9, 10, 11 and 12 January

In its third edition, Focus turns to the cinematic work of Isaac Julien, in celebration of the thirtieth anniversary of his film Looking for Langston (1989). Julien played a leading role in the new wave of independent black cinema that appeared in the United Kingdom in the 1980s under the government of Margaret Thatcher, and which was strongly influenced by the debates around post-colonialism promoted by theorists such as Homi Bhabha and Stuart Hall.

From his first films, Julien’s work has been characterised by experimental ways of constructing narrative that result from the mixing of genres, as well as a careful formal resolution that restores political force to the beauty of the image. Briefly, one could say that Julien’s cinema addresses issues of race and representations of masculinity. But his films are also concerned with the construction of history, gender, capital and political struggle. Love, reverie and desire run through much of his productions and challenge – through their temporalities, narrative constructions and aesthetic forms – the conventions of white heterosexual cinema. From the recovery of foundational figures such as Langston Hughes, Frantz Fanon and Derek Jarman, Julien pays tribute to key activists in the field of anti-racist and anti-AIDS struggles, and thereby claims a discourse in which the figure of the black queer is doubly marginalised: devoid of a history and, with it, its referents.

Julien’s biographical portraits, which are an essential part of this Focus, do not seek so much to make a reliable portrait of the character, as to reconstruct some of the period scenes that prize open the field of vision normally limited to characters addressed as historical exceptions, thus giving us access to worlds rarely portrayed in the cinema. Using basic resources such as the narrative or the aesthetic, Julien develops a cinema of opposition, putting into play a cinematographic practice that produces imaginary worlds and stories that can be defined as a space for political and social action.

With Julien’s participation, the four sessions of Focus #3 will present a selection of the director’s extensive filmography, including his participation as a founding member of Sankofa Film and Video Collective. These projects show different aesthetic approaches to race, class and queer issues, and invite us to question what radicalism means today.

In collaboration with:
Filmoteca de Catalunya
Isaac Julien, "Hommage Noir (Looking For Langston Vintage Series)", 1989/2016


Isaac Julien, "Hommage Noir (Looking For Langston Vintage Series)", 1989/2016

Looking for Langston

Introduced by Isaac Julien and Pablo Martínez, MACBA head of Programmes. Roundtable following the screening with the director chaired by Tanya Barson.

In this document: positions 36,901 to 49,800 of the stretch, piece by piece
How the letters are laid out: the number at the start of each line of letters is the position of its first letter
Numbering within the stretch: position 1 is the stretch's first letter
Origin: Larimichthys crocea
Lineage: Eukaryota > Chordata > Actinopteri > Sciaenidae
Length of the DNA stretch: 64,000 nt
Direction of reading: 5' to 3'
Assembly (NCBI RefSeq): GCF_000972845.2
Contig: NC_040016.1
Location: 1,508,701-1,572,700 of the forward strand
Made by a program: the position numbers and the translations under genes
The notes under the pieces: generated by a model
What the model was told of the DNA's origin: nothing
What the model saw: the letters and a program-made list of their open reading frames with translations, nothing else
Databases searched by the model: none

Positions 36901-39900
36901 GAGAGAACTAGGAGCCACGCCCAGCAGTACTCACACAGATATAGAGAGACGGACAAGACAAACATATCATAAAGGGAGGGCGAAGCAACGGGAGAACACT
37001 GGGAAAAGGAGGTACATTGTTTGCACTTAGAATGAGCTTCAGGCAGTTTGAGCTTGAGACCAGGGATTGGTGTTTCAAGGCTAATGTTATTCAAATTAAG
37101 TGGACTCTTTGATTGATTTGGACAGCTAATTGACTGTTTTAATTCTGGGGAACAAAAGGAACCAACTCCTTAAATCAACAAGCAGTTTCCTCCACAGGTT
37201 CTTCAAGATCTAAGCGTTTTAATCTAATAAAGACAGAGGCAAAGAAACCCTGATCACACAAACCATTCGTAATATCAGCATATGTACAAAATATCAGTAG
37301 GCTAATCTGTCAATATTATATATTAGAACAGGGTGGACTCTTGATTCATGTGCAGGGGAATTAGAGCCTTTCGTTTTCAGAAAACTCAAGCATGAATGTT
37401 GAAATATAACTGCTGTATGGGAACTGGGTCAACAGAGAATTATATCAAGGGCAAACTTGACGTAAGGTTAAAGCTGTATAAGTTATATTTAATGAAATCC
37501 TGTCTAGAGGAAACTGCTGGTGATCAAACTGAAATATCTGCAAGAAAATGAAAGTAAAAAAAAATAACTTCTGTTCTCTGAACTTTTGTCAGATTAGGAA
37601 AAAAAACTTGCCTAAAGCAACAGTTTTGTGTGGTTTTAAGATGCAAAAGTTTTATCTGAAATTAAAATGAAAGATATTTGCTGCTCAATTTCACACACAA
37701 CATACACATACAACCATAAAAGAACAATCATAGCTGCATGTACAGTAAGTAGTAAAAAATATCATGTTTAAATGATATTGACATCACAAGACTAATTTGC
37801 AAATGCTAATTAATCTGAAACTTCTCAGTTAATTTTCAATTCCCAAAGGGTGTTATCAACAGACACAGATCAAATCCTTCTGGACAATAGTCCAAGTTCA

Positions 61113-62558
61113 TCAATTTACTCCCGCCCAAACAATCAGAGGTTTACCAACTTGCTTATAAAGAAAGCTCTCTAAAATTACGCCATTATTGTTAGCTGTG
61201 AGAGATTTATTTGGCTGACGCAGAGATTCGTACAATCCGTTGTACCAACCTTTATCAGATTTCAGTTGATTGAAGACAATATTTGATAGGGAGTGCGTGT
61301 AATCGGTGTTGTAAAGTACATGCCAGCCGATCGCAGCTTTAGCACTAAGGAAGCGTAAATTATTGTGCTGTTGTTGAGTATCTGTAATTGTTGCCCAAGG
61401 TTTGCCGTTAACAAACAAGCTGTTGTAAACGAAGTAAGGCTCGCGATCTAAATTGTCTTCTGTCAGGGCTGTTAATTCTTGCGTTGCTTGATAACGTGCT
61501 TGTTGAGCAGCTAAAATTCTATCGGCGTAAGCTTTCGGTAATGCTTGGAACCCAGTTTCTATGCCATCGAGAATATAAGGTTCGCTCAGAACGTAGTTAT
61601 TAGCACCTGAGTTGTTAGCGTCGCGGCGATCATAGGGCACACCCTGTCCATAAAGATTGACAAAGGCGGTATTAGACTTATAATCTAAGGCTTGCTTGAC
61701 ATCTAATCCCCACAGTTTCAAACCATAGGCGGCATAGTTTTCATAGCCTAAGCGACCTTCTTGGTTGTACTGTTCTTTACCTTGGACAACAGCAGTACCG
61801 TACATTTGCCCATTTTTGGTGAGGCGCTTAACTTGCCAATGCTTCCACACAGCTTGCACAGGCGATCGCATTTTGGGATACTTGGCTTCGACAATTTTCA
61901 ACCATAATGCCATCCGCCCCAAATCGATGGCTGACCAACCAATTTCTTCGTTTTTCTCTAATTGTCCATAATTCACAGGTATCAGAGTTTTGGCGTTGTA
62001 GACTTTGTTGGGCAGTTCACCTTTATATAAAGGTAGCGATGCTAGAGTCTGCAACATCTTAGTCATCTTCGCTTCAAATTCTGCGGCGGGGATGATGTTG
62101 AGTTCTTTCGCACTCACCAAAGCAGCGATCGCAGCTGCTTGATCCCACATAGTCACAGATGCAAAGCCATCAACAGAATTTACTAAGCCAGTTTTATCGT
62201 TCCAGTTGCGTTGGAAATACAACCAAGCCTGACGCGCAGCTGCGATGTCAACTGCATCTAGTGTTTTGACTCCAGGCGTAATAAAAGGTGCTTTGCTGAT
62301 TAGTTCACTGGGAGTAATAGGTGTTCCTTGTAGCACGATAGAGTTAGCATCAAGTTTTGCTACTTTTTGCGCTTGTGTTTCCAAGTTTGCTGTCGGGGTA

Looking for Langston, Isaac Julien, 1989, digital, b/w, 46 min, VOSE.
Described by Isaac Julien as a non-narrative monochrome documentary, it examines the private life of African-American activist, poet, screenwriter and columnist Langston Hughes (1902–1967) and his relationship with other black and gay artists and writers, with whom he organised the Harlem Renaissance movement during the 1920s. It was directed while Julien was part of Sankofa, with critic and curator Mark Nash assisting in the research. In addition to being a precursor to the New Queer Cinema, for the last thirty years this documentary has been a benchmark in African-American studies at American universities and art schools.

"Frantz Fanon: Black Skin White Mask", Isaac Julien, 1996 (still)

Frantz Fanon: Black Skin White Mask

Frantz Fanon: Black Skin White Mask, Isaac Julien, 1996, digital, colour, sound, 70 min, VOSE.
This film reconstructs a possible portrait of the influential psychologist, philosopher, writer and activist Frantz Fanon (1925–1961), reflecting on Fanon’s personal experience in his native Martinique that laid the foundation for his writing. Reality and fiction meet in a complex web of stylistic approaches and narrative devices, with historical re-enactments interpreted by actor Colin Salmon.

Presentation and roundtable following the screening by Isaac Julien.

"Derek", Isaac Julien, 2008. Foto: Kellgren


Derek, Isaac Julien, 2008, digital, colour, sound, 78 min, VOSE.
This poetic documentary introduces us to the life of the British filmmaker, artist and writer Derek Jarman (1942–1994) through the use of archive footage. It was made in collaboration with Tilda Swinton and focuses on the one-day interview Jarman gave to Colin McCabe during the 1980s.

From Sebastiane (1976) to Blue (1992), Jarman’s films constantly ask questions about time and art as seen from his own context, a time when gay liberation and AIDS came to the fore. Possibly one of the most relevant figures of queer cinema, Jarman died as a result of AIDS in 1994.

"Young Soul Rebels" (Mo Sesay and Valentine Nonyela), Isaac Julien, 1991

Young Soul Rebels

Young Soul Rebels, Isaac Julien, 1991, 35 mm, colour, sound, 105 min, VOSE.
The year is 1977. Chris and Caz are pirate radio DJs that broadcasts soul and funk. Someone murders their friend TJ, who is gay, and Chris and his girlfriend become suspects. Meanwhile, Caz establishes a relationship with Billibud, a punk who discovers the extent of endemic racism and homophobia. Young Soul Rebels is both a thriller and social drama that reflects the hotbed of subcultures, races and sexual options in London during the pre-Thatcher era.

Language: English

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